Enzymes bind specific reactant molecules

Catalysts increase the rate of chemical reactions. Most nonbiological catalysts are nonspecific. For example, powdered platinumcatalyzes virtually any reaction in which molecular hydrogen(H2) is a reactant. In contrast, most biological catalystsare highly specific. These complex molecules of protein (enzymes)or RNA (ribozymes) catalyze relatively simple chemicalreactions. An enzyme or ribozyme usually recognizesand binds to only one or a few closely related reactants andit catalyzes only a single chemical reaction. In the discussionthat follows, we focus on enzymes but you should note thatsimilar rules of chemical behavior apply to ribozymes aswell.

In an enzyme-catalyzed reaction, the reactants are called substrates. Substrate molecules bind to a particular site on the enzyme, called the active site, where catalysis takes place. The specificity of an enzyme results from the exact three-dimensional shape and structure of its active site, into which only a narrow range of substrates can fit. Other molecules — with different shapes, different functional groups, and different properties — cannot properly fit and bind to the active site. The names of enzymes reflect the specificity of their functions and often end with the suffix “-ase.” For example, the enzyme RNA polymerase catalyzes the formation of RNA, but not DNA and the enzyme hexokinase accelerates the phosphorylation of hexose sugars, but not pentose sugars. The binding of a substrate to the active site of an enzyme produces an enzyme–substrate complex(ES) held together by one or more means, such as hydrogen bonding, ionic attraction, or covalent bonding. The enzyme–substrate complex gives rise to product and free enzyme:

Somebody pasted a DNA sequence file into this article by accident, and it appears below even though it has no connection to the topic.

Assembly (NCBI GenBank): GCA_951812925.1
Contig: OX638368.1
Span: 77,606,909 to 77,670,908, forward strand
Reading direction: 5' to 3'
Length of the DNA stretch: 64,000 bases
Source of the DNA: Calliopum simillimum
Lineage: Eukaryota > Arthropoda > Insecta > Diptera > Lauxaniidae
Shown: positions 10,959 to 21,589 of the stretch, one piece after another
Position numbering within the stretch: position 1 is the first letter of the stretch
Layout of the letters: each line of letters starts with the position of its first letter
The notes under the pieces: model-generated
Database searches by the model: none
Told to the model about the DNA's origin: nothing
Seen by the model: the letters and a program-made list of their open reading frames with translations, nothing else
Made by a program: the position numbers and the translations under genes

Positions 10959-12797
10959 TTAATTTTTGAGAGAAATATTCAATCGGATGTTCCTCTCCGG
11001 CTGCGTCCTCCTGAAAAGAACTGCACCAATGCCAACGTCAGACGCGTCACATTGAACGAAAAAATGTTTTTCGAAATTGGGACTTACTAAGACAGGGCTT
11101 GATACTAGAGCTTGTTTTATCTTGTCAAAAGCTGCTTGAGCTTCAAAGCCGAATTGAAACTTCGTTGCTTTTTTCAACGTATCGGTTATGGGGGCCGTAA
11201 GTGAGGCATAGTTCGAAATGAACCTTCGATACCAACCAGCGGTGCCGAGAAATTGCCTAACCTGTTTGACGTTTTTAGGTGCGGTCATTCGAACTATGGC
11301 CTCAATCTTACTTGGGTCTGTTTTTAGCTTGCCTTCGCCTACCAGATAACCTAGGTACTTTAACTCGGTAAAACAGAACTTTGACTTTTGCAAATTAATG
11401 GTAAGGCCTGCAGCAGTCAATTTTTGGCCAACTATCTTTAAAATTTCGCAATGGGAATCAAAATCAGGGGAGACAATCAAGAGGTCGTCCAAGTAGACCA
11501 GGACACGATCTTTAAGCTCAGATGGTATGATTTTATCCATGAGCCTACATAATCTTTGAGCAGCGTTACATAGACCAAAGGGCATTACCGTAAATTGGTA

E + S →ES →E + P,

where E is the enzyme, S is the substrate, P is the product, and ES is the enzyme–substrate complex. The free enzyme (E) is in the same chemical form at the end of the reaction as at the beginning. While bound to the substrate, it may change chemically but by the end of the reaction it has been restored to its initial form.


Enzymes lower the energy barrier but do not affect equilibrium

When reactants are part of an enzyme–substrate complex, they require less activation energy than the transition-state species of the corresponding uncatalyzed reaction. Thus the enzyme lowers the energy barrier for the reaction— it offers the reaction an easier path. When an enzyme lowers the energy barrier, both the forward and the reverse reactions speed up, so the enzyme-catalyzed overall reaction proceeds toward equilibrium more rapidly than the uncatalyzed reaction. The final equilibrium (and DG) is the same with or without the enzyme. Adding an enzyme to a reaction does not change the difference in free energy (DG) between the reactants and the products. It does change the activation energy and, consequently, the rate of reaction. For example, if 600 molecules of a protein with arginine as its terminal amino acid just sit in solution, the proteins tend toward disorder, and the terminal peptide bonds break, releasing the arginines (DS increases). After 7 years, about half (300) of the proteins will have undergone this reaction. With the enzyme carboxypeptidase A catalyzing the reaction, however, the 300 arginines are released in half a second! After formation of the enzyme–substrate complex, chemical interactions occur. These interactions contribute directly to the breaking of old bonds and the formation of new ones.